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Habitat

In Canada, the Water-plantain Buttercup occurs in vernal pools located in prairies interspersed with Garry Oak, where summer temperatures are greatly moderated by the proximity to the ocean. In these coastal areas, fog and the proximity to the shoreline tend to moderate winter frosts and retard the accumulation of heat, and may slow down the development of plants, particularly in late spring. Coastal vernal pools are free of trees because they are flooded in winter and often experience droughts in summer. In Canada, such habitats are found only on southeast Vancouver Island and on some of the Gulf Islands. The amount of potential Water-plantain Buttercup habitat has shrunk considerably since the early 1900s, as vernal pools have been destroyed during the development of land for residential and recreational use. The sites supporting the two remaining Canadian populations are unlikely to be developed in the foreseeable future, but there is a continuing decline in the extent of sites suitable for replacement populations to make up for those lost in the past.

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Biology

There is little information on the biology of the Water-plantain Buttercup. It is known, however, that the shoots of this perennial appear in early March, when the soil in the vernal pools begins to warm up. Most plants resume growth in late March. The first flowers develop before the end of April, and flowering peaks in mid-May. The bright yellow flowers are primarily insect-pollinated. Green fruits develop in May and early June, and ripen in about mid-June. In the following two weeks, the soil dries out completely, the plants slowly die back and the seeds fall near the plant. In contrast to other buttercups, the achene beak of the Water-plantain Buttercup is not hooked, and the fruits are less likely to disperse on animal fur or bird plumage. Birds may occasionally consume ripe seed lying on the soil surface and carry them away, within their gut or attached to their muddy feet, to new locations. Most seeds are probably dispersed over short distances floating in pooled water. The species does not reproduce vegetatively. The longevity of the Water-plantain Buttercup is unknown, but plants may require several years after germination to flower.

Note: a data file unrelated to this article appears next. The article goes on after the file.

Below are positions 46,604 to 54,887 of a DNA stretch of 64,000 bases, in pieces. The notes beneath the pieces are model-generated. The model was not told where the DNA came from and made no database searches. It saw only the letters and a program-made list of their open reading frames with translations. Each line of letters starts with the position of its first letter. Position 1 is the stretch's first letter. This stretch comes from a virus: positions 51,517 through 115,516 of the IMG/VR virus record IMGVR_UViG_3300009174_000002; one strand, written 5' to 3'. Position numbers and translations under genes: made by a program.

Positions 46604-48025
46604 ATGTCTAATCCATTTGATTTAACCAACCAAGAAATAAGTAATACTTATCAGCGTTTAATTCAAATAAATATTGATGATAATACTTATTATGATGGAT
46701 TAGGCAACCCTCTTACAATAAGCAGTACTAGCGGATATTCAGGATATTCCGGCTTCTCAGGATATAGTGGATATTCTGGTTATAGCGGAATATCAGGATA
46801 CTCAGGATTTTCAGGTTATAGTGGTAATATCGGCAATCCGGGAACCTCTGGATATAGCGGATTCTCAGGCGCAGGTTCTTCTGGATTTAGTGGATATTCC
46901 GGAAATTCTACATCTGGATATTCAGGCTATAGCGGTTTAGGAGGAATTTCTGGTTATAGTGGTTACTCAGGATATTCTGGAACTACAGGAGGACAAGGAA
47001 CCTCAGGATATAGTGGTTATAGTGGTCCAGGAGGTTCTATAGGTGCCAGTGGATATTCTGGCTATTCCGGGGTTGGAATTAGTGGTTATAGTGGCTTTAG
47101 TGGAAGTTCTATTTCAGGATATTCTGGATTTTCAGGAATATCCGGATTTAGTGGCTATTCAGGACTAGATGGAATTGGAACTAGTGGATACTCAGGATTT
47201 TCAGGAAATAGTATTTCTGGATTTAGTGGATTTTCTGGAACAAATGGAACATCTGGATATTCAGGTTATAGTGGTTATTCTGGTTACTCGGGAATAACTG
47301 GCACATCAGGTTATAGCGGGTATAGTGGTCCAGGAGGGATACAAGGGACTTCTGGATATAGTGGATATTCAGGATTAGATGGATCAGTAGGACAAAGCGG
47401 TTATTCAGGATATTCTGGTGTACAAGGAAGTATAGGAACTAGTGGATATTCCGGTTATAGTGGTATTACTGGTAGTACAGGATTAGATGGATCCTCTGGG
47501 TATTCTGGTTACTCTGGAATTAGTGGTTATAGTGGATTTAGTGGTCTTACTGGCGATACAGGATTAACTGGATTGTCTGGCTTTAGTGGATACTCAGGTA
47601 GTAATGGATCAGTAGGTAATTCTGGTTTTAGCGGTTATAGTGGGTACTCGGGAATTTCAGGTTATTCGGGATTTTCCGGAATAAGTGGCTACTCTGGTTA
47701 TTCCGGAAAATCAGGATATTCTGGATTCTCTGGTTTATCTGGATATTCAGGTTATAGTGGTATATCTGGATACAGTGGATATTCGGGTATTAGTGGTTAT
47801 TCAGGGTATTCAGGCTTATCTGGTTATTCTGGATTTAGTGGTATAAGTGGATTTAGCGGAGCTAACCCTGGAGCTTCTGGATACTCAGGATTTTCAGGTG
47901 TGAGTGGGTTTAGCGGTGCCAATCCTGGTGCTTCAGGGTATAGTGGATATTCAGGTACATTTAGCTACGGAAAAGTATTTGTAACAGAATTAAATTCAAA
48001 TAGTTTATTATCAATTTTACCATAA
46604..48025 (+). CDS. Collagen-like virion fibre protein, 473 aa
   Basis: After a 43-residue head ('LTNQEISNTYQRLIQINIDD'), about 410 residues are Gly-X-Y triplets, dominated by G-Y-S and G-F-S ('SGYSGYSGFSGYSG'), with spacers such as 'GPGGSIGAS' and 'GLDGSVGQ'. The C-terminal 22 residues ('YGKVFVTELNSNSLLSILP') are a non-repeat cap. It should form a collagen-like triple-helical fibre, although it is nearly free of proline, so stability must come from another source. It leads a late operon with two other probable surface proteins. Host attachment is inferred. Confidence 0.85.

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Threats

In British Columbia, habitat loss is an immediate threat to the Water-plantain Buttercup. The vernal pools where the species now occurs have a significant component of invasive herbaceous plants. These invasive species compete with the Water-plantain Buttercup for light and nutrients. The Oak Bay population occurs at the junction of several walking trails within a heavily used municipal park. The habitat is greatly affected by soil compaction and occasionally damaged by trampling by dogs. Park maintenance, including mowing, often results in the destruction of plant species, including the Water-plantain Buttercup. Cyclists have also damaged plants by setting jumps and ramps nearby. There are no serious or immediate threats to the Ballenas Island population. Herbivores pose a threat to population processes, as they often destroy the flowers before seeds are produced.